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Canvas Printing

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Photo by Kristina Gale
Printing on canvas is incredibly versatile and a great way to create a ready-to-hang image or artwork. Every canvas that we print  is protected with a UV coated acrylic finish to guard the print from dust, moisture and fading. Do you want your canvas stretched on bars or non-stretched? Framed or unframed? Customize the work to make it truly your own.

Stretching

We offer two different ways to create your art print on canvas as a ready to hang work of art; museum wrap (museum stretching) and gallery wrap (gallery stretching). Both canvas wrap options utilize museum quality stretcher bars providing you with a finished work. On both of our wrap choices we stretch the canvas around specialized wood bars and securely staple the canvas to the back. After the canvas is stretched, you can choose to frame the wrapped canvas with one of our specialized custom frames, or leave it exactly as is. For more information contact us.

Museum Wrap
Choosing the museum wrap option makes the entire image viewable while looking at it straight on; no part of the image is lost around the stretched edge. With our museum wrap option, we stretch the canvas around wood stretcher bars and leave a white border on the edges of the stretched canvas. If there are vital parts of the image near the edge of your art, museum wrap is the way to go.

Gallery Wrap

The gallery wrap option stretches the image around the entire width of the stretcher bars, making a portion of the image viewable from the sides. For our gallery wrap canvases, we use wood stretcher bars, so expect to lose at least an inch of the image on each side when viewing it straight on. Keep in mind that anything close to the edge of your art will be folded over the sides, so make sure to choose this option only if vital parts of the image are not close to the edge.
 
Papers and PadsArches Watercolor Pads

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Arches Watercolor Pads are ma [ ... ]


Papers and PadsWindpower Watercolor Paper Pads

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Oil PaintsGrumbacher Academy Oil Colors

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Acrylic PaintsGrumbacher Acrylic Paint

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Photo Services

Canvas Printing

Printing on canvas is incredibly versatile and a great way to create a ready-to-hang image or artwork. Every canvas that we print  is protected with a UV coated acrylic finish to guard the print from dust, moisture and fading. Do you want your canvas stretched on bars or non-stretched? Framed or unframed? Customize the work to make it truly your own.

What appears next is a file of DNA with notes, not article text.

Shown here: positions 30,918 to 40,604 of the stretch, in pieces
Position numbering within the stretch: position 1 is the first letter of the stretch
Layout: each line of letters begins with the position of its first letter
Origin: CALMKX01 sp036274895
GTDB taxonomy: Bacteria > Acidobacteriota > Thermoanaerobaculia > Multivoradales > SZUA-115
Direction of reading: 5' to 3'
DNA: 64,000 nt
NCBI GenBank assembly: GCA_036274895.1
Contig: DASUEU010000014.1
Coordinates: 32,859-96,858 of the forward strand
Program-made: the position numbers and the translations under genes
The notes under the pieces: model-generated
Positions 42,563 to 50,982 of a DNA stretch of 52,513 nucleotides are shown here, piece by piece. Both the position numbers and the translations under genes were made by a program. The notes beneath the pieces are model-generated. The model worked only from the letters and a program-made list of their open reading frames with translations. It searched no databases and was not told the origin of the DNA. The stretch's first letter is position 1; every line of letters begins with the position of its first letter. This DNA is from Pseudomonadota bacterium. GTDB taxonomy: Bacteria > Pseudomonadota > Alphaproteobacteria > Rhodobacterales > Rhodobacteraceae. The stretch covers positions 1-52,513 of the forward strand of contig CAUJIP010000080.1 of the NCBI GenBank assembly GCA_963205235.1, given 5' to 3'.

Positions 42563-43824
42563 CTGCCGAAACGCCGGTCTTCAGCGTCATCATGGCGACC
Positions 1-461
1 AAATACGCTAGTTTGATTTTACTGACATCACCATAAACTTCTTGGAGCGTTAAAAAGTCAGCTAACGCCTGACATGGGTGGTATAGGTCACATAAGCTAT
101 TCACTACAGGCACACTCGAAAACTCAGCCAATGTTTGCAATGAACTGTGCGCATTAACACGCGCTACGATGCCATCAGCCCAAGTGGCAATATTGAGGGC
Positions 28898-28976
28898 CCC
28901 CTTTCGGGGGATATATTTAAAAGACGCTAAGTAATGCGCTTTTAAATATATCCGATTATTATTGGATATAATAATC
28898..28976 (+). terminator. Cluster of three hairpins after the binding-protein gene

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Photography Information

Photography Art Prints – How are they made?

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Photography by Laurie Barone-Shafer
Nowadays just about anyone can take a good quality photographs with a digital camera. Or take a few hundred pictures and the chances are few will be good, and even one or two outstanding.

Here are a few tips, tricks and techniques on how to make art print poster ready photographs and print ready digital files. Don’t get overwhelmed, there is a lot of information here, but a lot of it is just intuitive. Well, a bit of patience will always help.

First thing – Photo Size

If you taking a digital photo of you family or friend the largest size you would print is usually 5 by 7 inches, maybe 8 by 10 at the most. Even small size digital photographs (2MB or less) are ‘good enough’ to create a decent print. But if you want to create prints that are 16 by 20, 20 by 24 inches or larger you need more pixels (in pixels 20 by 24 inches photo is actually about 40 times larger than 3 by 4 inches photo assuming they have the same resolution).

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Art Information

Learning to Paint with Watercolors

By Cindy Tabacchi

ImageWatercolor is an easy, fun medium for creating art.  Color theory, composition and design can be explored freely with watercolor paint, paper, and brushes.  Several techniques may be used with watercolors for varying effects including painting wet on wet, wet on dry, layering washes, and more.

Watercolor paper comes in cold press, hot press, and rough.  Rough paper has the most texture, and its hills and valleys can result in interesting effects when paint is added.  Hot press is the smoothest and has the finest texture.  Cold press has a moderate amount of texture and is the paper most commonly chosen by watercolor artists.

Watercolor paper comes in several weights ranging from 90 lb. to 300 lb. based on the pounds per ream of paper.  Most artists prefer to use at least 140 lb. paper.  Papers vary somewhat between manufacturers, so sampling different papers is advisable.  Paper can be purchased in pads, in blocks or in large sheets.  The large sheets are usually the most economical and can be torn into whatever size is desired.

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